We all know exactly what to expect from a Tom Cruise movie, right? The man seemingly built in a Hollywood lab to be the perfect movie star waltzes in, quips a few quips, smiles that smile and saves the day. Like. Clockwork.
Of course he does all this in Edge of Tomorrow, or Live Die Repeat, or whatever Warner Bros have decided to call it, but the fact it remains such a fantastic film is a testament to everything else around its leading man.
Most Cruise movies are all about him, but Edge of Tomorrow is about the whole, and it is a GREAT whole. The concept, while not wholly original, is fun, there is enthusiastic support from Brendan Gleeson and Bill Paxton, the set pieces are memorable, the alien threat unique, the tone has just the right level of humour and then, of course, there's Emily Blunt.
Doug Liman's latest picture also – initially at least – gets Cruise to play something other than an all-American hero with a chiselled-jaw. At the start he's a coward, an army Major from the public affairs wing who attempts to weasel his way out of duty on the front lines as the world succumbs to an invading alien force.
Disgraced and arrested, Cruise's William Cage wakes up at an army base to find he'll be fighting the good fight – a final push into Europe with deliberate and overt connotations of D-Day – whether he likes it or not.
He doesn't last long on the beaches of France, but the manner of his death sends him into a time-loop, reliving the day following each death, which he soon learns must be exploited to win the war.
Groundhog Day and Starship Troopers are clear influences, but the biggest influence is that of video games. "Live Die Repeat" is essentially the mantra of any Call of Duty player, each death bringing with it a little more knowledge and skill to make it further next time.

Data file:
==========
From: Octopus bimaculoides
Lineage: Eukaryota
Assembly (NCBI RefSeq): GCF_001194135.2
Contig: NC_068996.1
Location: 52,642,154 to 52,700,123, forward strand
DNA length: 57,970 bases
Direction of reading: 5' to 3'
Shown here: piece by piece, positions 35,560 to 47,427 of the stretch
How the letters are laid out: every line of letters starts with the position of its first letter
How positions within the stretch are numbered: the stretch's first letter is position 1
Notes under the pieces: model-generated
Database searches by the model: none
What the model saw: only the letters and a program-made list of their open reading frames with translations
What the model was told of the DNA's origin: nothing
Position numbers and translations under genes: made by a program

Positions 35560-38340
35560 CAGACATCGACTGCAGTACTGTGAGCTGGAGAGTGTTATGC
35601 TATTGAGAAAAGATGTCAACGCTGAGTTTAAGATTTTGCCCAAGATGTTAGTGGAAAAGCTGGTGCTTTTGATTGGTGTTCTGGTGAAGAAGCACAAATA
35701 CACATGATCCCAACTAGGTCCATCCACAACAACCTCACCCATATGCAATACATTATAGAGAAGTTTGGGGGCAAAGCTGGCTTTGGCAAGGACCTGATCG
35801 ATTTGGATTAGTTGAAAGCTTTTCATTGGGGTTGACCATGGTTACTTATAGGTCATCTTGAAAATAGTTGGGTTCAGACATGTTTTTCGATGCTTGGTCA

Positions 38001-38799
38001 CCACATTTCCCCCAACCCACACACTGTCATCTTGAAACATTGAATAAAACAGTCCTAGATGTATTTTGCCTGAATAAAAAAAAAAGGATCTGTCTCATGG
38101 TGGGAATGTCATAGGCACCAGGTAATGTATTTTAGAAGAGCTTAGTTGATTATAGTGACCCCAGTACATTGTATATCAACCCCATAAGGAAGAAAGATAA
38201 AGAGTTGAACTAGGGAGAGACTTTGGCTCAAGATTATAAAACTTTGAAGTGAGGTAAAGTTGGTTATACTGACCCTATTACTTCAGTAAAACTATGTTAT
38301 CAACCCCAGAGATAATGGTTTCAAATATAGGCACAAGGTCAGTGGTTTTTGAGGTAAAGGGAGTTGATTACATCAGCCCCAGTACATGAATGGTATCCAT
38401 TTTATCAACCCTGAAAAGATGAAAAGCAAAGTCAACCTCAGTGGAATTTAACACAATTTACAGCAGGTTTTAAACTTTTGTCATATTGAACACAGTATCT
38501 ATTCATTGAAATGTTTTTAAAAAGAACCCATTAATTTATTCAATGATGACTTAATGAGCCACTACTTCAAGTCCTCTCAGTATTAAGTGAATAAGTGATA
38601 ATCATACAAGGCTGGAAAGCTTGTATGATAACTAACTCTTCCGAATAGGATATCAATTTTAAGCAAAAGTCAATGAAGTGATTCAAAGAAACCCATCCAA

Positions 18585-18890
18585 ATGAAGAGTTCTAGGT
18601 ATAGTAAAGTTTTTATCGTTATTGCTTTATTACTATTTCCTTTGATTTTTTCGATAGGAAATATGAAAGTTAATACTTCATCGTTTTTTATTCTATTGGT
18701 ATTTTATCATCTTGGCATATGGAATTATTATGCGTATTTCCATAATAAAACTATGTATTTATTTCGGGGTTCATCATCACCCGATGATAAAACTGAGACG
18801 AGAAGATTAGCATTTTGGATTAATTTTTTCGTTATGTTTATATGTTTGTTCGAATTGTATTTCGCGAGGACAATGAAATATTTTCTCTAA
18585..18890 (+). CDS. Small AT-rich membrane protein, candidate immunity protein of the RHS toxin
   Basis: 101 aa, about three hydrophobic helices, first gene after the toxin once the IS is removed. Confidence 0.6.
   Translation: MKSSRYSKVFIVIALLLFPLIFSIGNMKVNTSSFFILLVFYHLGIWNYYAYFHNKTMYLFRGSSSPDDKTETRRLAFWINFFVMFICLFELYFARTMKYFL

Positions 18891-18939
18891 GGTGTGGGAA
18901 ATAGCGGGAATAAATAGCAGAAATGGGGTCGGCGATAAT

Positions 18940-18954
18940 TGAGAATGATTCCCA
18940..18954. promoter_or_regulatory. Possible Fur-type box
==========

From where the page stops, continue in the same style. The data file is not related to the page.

That's a key part of the plot and key to Cruise's character, which makes his inevitable transformation into classic Tom Cruise action hero mode understandable. Cruise is good in the film, as he is in pretty much everything, but only touches upon greatness when he plays against type early on in genuinely funny scenes.
It's a good thing then that Emily Blunt is there every step to steal the show from under Cruise. A proper, badass female action hero, Blunt's Rita is given a good character, making her far more than just eye candy. Blunt is perfectly cast as the experienced war vet who leads Cruise's character through the escalating action, and is represented as Cruise's equal every step of the way.
Edge of Tomorrow is a brilliant summer blockbuster that sadly didn't get the recognition it deserved upon its initial release. Now available on Blu Ray and DVD it can make up some lost ground and shake lose the "box office bomb" tag it doesn't deserve.
Tom Cruise's latest is his best in years and is guaranteed to become a cult classic in years to come.